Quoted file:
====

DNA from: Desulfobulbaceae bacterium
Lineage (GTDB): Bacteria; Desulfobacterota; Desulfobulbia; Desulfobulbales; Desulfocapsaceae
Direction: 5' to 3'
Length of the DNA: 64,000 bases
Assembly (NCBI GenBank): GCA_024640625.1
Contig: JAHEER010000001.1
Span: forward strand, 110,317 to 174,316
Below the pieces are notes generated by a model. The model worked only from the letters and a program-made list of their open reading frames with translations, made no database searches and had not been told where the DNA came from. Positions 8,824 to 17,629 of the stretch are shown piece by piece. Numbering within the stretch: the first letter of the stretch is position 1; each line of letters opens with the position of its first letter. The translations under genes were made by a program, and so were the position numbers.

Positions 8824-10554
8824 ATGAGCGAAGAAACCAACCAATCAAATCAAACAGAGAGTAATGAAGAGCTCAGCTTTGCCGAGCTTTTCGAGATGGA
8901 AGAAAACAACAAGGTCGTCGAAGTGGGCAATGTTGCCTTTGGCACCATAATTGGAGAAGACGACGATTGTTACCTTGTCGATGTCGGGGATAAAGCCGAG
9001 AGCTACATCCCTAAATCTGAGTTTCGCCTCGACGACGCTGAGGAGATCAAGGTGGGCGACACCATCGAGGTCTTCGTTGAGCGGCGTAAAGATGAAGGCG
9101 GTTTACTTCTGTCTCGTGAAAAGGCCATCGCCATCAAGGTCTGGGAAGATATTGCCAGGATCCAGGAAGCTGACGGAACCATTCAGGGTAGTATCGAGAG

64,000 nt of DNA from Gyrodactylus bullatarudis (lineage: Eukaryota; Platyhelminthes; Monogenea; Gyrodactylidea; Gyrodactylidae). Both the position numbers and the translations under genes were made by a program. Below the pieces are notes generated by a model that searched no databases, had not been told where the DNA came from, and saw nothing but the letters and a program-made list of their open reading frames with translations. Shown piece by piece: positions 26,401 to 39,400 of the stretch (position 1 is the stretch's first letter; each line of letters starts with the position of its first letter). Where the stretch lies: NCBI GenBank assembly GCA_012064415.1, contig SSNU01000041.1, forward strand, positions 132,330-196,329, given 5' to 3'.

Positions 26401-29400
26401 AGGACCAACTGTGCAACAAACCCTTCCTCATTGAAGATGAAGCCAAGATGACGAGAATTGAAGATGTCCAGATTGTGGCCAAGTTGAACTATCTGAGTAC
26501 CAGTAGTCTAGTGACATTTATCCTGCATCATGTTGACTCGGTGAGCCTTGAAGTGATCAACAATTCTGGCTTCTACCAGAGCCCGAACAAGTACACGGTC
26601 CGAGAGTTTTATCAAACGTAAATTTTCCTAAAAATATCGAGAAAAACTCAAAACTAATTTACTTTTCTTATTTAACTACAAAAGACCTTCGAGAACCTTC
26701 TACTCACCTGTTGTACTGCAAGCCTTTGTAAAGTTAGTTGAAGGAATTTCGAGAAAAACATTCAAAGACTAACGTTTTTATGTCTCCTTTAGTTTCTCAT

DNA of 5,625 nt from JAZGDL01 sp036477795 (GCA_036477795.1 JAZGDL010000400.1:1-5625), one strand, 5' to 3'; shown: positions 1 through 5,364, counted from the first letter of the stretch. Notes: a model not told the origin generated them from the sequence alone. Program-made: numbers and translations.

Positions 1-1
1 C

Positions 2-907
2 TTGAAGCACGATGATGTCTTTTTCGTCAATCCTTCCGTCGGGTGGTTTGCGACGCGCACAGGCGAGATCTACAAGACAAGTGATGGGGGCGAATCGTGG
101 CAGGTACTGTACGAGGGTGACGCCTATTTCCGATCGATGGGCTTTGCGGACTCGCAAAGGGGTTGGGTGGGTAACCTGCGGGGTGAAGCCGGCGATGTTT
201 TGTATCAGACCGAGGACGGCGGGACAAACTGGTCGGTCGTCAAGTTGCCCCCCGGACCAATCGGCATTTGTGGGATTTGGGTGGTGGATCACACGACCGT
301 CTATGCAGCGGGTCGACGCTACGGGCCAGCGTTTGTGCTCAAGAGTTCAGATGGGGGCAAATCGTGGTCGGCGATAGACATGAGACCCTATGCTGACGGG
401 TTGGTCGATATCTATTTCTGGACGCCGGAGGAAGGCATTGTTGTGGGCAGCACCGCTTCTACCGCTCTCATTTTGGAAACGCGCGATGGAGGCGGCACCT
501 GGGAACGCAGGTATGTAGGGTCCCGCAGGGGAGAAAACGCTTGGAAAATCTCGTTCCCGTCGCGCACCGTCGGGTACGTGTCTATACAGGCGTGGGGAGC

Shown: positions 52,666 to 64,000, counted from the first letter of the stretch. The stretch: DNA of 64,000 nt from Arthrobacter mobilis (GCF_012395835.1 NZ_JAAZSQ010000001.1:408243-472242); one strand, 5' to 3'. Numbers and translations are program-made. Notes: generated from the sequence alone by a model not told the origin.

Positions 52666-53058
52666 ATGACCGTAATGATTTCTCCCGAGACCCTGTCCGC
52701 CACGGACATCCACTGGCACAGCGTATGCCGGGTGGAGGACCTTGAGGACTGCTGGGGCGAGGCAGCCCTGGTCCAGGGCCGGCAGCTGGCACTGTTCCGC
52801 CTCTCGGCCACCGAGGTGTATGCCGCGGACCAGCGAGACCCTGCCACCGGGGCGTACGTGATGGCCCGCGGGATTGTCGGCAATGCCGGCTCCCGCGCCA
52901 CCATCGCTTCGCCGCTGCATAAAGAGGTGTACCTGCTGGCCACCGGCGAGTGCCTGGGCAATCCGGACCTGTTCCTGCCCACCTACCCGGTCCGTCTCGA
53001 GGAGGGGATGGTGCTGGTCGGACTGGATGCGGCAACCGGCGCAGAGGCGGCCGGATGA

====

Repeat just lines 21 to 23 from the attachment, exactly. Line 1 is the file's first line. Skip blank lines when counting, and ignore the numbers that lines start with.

Positions 1-1
1 C

Positions 2-907